First-time voters against gerontocracy

Kathmandu, November 4

The age group, who are now between 18 to 22 years old, may not have grown considerably since the second Constituent Assembly election in 2013, but these voters have some powerful messages to convey.

Youths from across the country have said they are not voting for the same old leaders on the basis of party affiliation, but will cast their ballots in favour of those who bring novel ideas of development. These youths are looking for young leaders rather than repeating the same old generation leaders.

The majority of youths from various geographical and social backgrounds are excited about using their right to vote to bring in new faces as lawmakers.

Prasis Shrestha, 18, from Rabibhawan Kathmandu, a free style football enthusiast  said, “I still don’t know who I am going to vote for, actually I don’t even know who the candidates are, but I am so fed up with Budhatantra (gerontocracy) in Nepal, that my vote will definitely go for new leaders.”

Bhumika Tharu, 18, from Deukhuri Dang, who is taking acting classes in Kathmandu, took leave from her college to go back to her village to include her name in the voters’ list. Tharu said, “My parents want me to vote for the party they are voting for, but I am sure I am going to read the election manifestos of all the parties and vote accordingly, But I don’t want a repeat face to represent my area.”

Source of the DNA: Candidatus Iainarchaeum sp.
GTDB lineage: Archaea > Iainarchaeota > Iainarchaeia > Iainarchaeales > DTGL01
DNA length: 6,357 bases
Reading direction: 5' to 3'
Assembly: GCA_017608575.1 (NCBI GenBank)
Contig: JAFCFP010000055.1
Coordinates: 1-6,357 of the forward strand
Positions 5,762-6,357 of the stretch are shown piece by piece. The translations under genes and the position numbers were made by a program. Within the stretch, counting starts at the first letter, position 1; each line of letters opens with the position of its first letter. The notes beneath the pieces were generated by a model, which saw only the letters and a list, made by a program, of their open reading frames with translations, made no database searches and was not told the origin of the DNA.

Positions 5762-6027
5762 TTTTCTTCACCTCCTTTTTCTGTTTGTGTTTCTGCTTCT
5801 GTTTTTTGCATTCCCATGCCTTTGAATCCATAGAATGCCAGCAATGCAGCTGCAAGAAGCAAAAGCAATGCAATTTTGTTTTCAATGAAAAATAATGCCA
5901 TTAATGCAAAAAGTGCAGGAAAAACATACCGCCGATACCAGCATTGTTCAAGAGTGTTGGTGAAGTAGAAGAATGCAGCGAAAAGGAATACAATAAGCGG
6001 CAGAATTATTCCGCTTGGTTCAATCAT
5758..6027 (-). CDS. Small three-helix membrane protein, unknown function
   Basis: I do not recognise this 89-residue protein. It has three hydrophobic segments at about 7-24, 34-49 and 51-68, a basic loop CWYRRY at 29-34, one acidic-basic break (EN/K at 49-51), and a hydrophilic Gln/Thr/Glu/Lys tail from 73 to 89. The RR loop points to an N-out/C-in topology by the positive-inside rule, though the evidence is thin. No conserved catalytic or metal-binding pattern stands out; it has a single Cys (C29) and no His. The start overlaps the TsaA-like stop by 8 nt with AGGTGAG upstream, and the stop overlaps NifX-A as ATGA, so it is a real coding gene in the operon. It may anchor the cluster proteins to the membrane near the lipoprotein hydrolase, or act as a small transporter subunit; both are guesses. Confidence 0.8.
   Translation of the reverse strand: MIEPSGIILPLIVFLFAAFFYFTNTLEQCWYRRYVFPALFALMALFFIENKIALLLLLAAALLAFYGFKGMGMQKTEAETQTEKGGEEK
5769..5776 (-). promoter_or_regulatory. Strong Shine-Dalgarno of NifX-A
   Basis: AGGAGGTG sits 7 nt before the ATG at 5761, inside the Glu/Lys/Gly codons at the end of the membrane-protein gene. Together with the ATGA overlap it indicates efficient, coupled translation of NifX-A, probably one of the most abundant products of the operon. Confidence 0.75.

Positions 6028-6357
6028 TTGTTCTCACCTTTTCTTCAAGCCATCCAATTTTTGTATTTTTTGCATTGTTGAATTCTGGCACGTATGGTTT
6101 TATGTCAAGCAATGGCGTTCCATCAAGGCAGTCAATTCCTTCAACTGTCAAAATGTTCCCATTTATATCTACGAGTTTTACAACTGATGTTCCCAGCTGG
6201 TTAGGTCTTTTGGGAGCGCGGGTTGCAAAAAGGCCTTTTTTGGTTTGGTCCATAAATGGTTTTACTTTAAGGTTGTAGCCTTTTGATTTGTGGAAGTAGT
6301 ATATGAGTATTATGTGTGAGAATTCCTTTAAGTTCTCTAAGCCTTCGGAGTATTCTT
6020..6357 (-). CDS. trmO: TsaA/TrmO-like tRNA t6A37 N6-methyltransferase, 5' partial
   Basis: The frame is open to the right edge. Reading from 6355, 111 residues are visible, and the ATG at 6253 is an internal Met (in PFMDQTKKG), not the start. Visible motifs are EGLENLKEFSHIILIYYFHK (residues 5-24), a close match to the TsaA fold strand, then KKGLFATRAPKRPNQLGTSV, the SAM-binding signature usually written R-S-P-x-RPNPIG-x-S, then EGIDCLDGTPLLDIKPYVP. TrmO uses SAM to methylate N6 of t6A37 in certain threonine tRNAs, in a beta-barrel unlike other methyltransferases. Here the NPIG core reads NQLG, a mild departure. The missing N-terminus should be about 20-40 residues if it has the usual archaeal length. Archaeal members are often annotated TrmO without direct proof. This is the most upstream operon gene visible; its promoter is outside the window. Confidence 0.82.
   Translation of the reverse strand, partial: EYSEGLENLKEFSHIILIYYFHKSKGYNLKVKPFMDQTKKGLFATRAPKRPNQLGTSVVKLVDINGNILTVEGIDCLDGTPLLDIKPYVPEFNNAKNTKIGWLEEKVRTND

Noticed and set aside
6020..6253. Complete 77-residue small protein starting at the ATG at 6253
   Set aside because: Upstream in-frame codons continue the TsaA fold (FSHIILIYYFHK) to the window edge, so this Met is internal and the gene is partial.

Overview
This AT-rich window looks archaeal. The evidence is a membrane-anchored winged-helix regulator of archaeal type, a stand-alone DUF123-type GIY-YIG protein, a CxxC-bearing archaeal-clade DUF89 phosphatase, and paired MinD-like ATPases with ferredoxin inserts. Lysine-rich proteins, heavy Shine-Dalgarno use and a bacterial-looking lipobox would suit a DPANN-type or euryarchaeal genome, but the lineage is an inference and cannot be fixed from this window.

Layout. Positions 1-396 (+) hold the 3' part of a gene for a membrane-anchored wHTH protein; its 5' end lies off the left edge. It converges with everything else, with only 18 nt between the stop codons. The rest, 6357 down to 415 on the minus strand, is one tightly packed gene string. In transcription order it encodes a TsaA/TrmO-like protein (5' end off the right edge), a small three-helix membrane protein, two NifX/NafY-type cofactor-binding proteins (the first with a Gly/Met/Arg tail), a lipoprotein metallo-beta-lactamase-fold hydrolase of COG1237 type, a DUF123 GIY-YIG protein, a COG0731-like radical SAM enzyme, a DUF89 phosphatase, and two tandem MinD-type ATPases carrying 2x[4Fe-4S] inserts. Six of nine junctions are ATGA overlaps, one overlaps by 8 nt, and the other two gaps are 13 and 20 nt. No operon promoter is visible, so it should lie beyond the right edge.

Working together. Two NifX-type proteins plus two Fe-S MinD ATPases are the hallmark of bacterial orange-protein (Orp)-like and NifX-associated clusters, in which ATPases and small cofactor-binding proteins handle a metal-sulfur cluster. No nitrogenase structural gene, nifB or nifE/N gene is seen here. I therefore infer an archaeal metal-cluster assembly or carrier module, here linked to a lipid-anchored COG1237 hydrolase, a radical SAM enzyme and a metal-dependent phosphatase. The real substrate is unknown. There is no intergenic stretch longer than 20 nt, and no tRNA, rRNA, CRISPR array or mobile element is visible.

Lalit Yadav, 21, from Parsa, an  intern in a local organisation, however, is sure who he is voting  for and for what reasons. Yadav said, “I have already made up my mind, and I am also lobbying for the candidate, He is young and I am sure that he will represent our voice in the Parliament.”

Similarly, youths of  Nawalparasi, Syangja, Rupandehi and Kailai also said they didn’t want the same faces repeated and so wouldn’t follow their parents’ suggestions.

Bhawana Parajuli, 21, of Nawalparasi, a student of management, wants to rebel against the old system by not following her parents’ path in the coming election.